For that you need a decent distributed multi-Petabyte filesystem like GoogleFS; a Petabyte being 1024 Terabytes. Without something like that, there's no way to store all the masses of generated data. The liberties issue in the future is not the database state, its the datacentre state, or the Petabyte-filesystem-with-MapReduce-job-scheduler state. Yet the conservative party live in the technology of the nineties, not what is cutting edge today.

Bristol Traffic are using a Petabyte-filesystem-with-MapReduce-job-scheduler; the big distributed GoogleFS filesystem, and today appear infringing on the civil liberties of this car KU51UEV

The driver is trying to hide his face from the camera, because he does not want to participate in our community database state, just for driving down the one way system on Nugent Hill and so endangering anyone trying to cycle up it.

How dare these cyclists infringe this driver's right to drive the wrong way down the one-way stretch at the end of Nugent Hill! Before New Labour came about, you could happily drive down it, if you were stopped by a police man a quick masonic handshake and you'd be on your way. If a cyclist was in your way, you'd sound your horn, they'd shake their fist at you and you would drive past them.

But now, now with these datacentres, with large indexing systems, these innocent car drivers can be photographed and indexed, their pictures on the web, along with their registration numbers. What a terrible thing New Labour has let loose on the world. Somebody should start a campaign against it. Maybe the Evening Post, now it's lost the Residents' Parking battle.

In London, the police are taking a stand; only central government is allowed to take photograph in public. Hence Croydon's Conservative MP got stopped and searched under the current Prevention of Terrorism laws for taking photos of the local bike lane. He is rightfully grateful for this experience, which shows that the police will stop anyone photographing bike lanes, regardless of race or age. [source: Crap Cycle Lanes of Croydon].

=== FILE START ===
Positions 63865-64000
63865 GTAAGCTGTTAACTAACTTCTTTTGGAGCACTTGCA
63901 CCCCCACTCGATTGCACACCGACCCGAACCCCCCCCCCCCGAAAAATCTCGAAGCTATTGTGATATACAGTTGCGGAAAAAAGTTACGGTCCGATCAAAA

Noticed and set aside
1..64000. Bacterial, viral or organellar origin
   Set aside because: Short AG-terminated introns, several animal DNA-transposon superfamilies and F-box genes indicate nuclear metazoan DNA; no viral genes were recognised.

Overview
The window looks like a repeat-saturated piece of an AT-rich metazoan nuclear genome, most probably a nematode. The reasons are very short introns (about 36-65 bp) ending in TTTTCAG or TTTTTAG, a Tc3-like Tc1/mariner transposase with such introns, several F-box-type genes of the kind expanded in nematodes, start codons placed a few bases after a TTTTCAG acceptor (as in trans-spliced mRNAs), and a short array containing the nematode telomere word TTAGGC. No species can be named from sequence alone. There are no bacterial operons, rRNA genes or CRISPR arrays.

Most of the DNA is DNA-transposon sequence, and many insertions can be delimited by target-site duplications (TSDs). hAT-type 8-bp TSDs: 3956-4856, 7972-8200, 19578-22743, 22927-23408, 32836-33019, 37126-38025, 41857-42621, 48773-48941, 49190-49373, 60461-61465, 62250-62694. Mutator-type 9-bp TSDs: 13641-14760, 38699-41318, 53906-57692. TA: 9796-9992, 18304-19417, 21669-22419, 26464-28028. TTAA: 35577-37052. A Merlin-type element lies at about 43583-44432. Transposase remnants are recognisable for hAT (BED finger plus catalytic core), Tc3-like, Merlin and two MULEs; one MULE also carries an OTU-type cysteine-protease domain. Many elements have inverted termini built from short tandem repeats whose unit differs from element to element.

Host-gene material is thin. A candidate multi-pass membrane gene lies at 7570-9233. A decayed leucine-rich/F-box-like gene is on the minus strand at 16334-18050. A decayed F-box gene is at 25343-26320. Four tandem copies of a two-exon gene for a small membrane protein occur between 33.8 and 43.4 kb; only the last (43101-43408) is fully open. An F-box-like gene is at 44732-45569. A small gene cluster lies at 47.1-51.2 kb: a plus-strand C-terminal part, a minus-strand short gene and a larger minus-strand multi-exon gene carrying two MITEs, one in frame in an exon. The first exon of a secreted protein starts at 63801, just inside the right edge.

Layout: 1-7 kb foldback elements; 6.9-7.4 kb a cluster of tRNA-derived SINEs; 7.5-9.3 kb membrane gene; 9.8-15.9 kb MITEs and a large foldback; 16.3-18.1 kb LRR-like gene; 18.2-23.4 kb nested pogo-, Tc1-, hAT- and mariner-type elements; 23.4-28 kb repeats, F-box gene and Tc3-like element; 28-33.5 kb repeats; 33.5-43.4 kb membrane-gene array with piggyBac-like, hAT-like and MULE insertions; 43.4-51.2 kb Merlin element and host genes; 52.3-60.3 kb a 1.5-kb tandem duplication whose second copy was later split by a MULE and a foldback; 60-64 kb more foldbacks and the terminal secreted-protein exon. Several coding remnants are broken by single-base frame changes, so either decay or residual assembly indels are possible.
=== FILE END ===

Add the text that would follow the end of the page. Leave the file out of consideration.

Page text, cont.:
Who in Bristol will fight back against these subversives building a community datacentre-hosted surveillance infrastructure?

3 comments:

Montahuc said...

As a cyclist I have always been in favour of the surveillance and control of cars by cameras.
Now I am not so sure.
The use of technology by the state to control us is just one of the subjects that will be debated,
by speakers from the left and the right, at a major convention on the 28th Feb. in London.
I suggest that you go along and listen to these speakers:-

http://www.modernliberty.net/speakers

and air your own views.

Montahuc said...

Reference my comment above, and if you do not wish to visit the site, these are a few of the 90 plus speakers:-
Philip Pullman, Helena Kennedy QC, Nick Clegg MP, David Davis MP, Henry Porter, Shami Chakrabarti, Dominic Grieve MP QC, Prof Quentin Skinner, Lord Bingham, Sunny Hundal, Lord Goldsmith, Simon Jenkins, Anthony Barnett, Chris Huhne MP, Caroline Lucas MEP, Moazzam Begg, Yasmin Alibhai-Brown, Prof David Marquand, Nick Cohen, Christopher Meyer and many many more.

SteveL said...

That looks interesting. Maybe I should give a talk at the bristol conference, one on community datamining "It's our police state, we can play with it if we want to"